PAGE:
long double ans = 1;
uint32_t i_min = min(k, n-k), i_max = max(k, n-k);
for (uint32_t i = 1; i <= i_min; ++i) {
ans *= i_max+i;
ans /= i;
}
return round(ans);
}

Since $\binom {n}{k} = \binom {n}{n-k}$ we used the variant requiring the fewest computations of the two (through i_min). Since dividing by i can create havoc if ans is not a multiple of it, I use a long double to carry out the calculations (one may consider using fractions, I have not tried it). The return type is (unsigned) 64-bit integer, whereas everything else is 32 bits, because the combination is generally much larger than n and k (in generic programming, it would probably be necessary to use the same large type for all).

## Mathematical appendices

### Derivation of the force for the Lennard-Jones potential

The force is minus the gradient of the potential energy (i.e. the derivative with respect to position). However, the energy is known as a function of the distance $r$, not of the positions themselves (we have easy access to $-dU/dr$ rather than to $-dU/dx$). Since $d\,r^2 = 2\,r\,d\,r$ and $d\,r^2 / d\,x = d(x^2+y^2+z^2) / d\,x = 2\,x$, we can write:

$\frac{d\,U}{d\,x} = \frac{d\,U}{d\,r} \frac{d\,r}{d\,x} = \frac{d\,U}{d\,r} \frac{1}{2\,r} \frac{d\,r^2}{d\,x} = \frac{d\,U}{d\,r} \frac{d\,x}{r}.$

All we have to do now is calculate the derivative of the energy with respect to $r$:

$\frac{d\,U}{d\,r} = \frac{d}{d\,r} \left(\frac{1}{r^{12}} - \frac{2}{r^6} \right) = -12\frac{1}{r^{13}} - (-6) \frac{2}{r^7}.$

### Verlet algorithm to discretize Newton's law

In order to implement Newton's law, one must discretize it. A naïve approach is a straight Taylor expansion:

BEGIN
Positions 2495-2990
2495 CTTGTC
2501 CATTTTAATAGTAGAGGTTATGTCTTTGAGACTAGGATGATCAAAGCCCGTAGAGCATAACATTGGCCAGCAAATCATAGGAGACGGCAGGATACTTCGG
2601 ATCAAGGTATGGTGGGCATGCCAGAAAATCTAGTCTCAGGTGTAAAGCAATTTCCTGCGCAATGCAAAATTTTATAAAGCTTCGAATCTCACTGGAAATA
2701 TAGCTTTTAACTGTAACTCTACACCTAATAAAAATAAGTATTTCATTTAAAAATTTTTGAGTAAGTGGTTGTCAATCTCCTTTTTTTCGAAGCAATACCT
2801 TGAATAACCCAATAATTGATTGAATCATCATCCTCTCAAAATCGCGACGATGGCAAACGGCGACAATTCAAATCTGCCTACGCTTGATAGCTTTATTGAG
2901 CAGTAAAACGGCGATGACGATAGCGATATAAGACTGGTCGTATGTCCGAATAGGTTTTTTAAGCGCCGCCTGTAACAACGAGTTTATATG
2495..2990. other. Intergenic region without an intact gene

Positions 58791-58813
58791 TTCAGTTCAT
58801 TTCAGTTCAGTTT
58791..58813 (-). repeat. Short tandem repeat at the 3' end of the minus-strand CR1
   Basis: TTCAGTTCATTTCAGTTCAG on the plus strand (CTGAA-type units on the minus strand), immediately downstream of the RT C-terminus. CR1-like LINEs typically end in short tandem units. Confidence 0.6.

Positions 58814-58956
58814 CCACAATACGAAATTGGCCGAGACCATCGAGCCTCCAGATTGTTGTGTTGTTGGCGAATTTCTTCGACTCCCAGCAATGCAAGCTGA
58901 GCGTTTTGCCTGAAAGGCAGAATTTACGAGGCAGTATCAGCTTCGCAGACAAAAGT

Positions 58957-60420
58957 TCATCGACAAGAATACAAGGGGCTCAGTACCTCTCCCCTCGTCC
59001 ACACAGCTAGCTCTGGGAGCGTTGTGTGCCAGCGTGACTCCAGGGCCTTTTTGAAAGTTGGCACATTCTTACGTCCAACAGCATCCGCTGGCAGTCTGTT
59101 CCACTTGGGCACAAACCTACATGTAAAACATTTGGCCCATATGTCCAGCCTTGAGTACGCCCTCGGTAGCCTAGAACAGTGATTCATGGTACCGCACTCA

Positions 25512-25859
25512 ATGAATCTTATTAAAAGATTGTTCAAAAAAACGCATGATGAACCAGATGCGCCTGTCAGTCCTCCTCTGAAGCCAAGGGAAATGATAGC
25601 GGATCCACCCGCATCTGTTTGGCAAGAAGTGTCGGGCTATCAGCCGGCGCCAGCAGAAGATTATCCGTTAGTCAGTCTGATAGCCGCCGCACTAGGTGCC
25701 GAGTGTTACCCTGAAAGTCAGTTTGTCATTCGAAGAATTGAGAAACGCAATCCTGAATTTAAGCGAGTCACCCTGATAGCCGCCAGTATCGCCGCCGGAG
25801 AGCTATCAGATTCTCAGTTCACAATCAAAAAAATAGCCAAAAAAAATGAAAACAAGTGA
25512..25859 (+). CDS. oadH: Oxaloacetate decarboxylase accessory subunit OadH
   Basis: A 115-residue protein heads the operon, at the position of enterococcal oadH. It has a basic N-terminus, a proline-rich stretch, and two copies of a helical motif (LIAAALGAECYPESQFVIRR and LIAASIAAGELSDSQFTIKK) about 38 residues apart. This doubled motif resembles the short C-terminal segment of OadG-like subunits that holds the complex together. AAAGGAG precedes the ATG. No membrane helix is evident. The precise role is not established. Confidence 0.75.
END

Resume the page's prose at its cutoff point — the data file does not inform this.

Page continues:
$\vec{r}(t+\delta t) = \vec{r}(t) + \frac{d\, \vec{r}(t)}{d\,t} \delta t + \frac{d^2 \vec{r}(t)}{d\,t^2} \frac{\delta t^2}{2} + o(\delta t^2).$

The first and second derivatives being respectively the velocity and the acceleration (and the latter being the force over the mass), one gets

$\vec{r}(t+\delta t) = \vec{r}(t) + \vec{v}(t)\, \delta t + \frac{\vec{F}(t)}{m} \frac{\delta t^2}{2} + o(\delta t^2).$

However, one can get more accuracy with a very small trick, namely expanding at both $t+\delta t$ and $t-\delta t$:

$\vec{r}(t+\delta t) = \vec{r}(t) + \frac{d\, \vec{r}(t)}{d\,t} \delta t + \frac{d^2\, \vec{r}(t)}{d\,t^2} \frac{\delta t^2}{2} + \frac{d^3\, \vec{r}(t)}{d\,t^3} \frac{\delta t^3}{6} + o(\delta t^3).$ $\vec{r}(t-\delta t) = \vec{r}(t) - \frac{d\, \vec{r}(t)}{d\,t} \delta t + \frac{d^2\, \vec{r}(t)}{d\,t^2} \frac{\delta t^2}{2} - \frac{d^3\, \vec{r}(t)}{d\,t^3} \frac{\delta t^3}{6} + o(\delta t^3).$

All we now have to do is take their sum. The odd terms vanish,

$\vec{r}(t+\delta t) + \vec{r}(t-\delta t) = 2\, \vec{r}(t) + 2\, \frac{d^2\, \vec{r}(t)}{d\,t^2} \frac{\delta t^2}{2} + o(\delta t^3),$

and we finally get the Verlet algorithm:

$\vec{r}(t+\delta t) = 2\, \vec{r}(t) - \vec{r}(t-\delta t) + \frac{\vec{F}(t)}{m} \delta t^2 + o(\delta t^3).$

If $\delta t = 10^{-3}$ then $\delta t^2 = 10^{-6}$, but all it takes to get $\delta t^3 = 10^{-6}$ is $\delta t = 10^{-2}$. Concretely, running with a longer time step is like walking with a longer stride: much faster. This is often used in mathematical models such as molecular dynamics.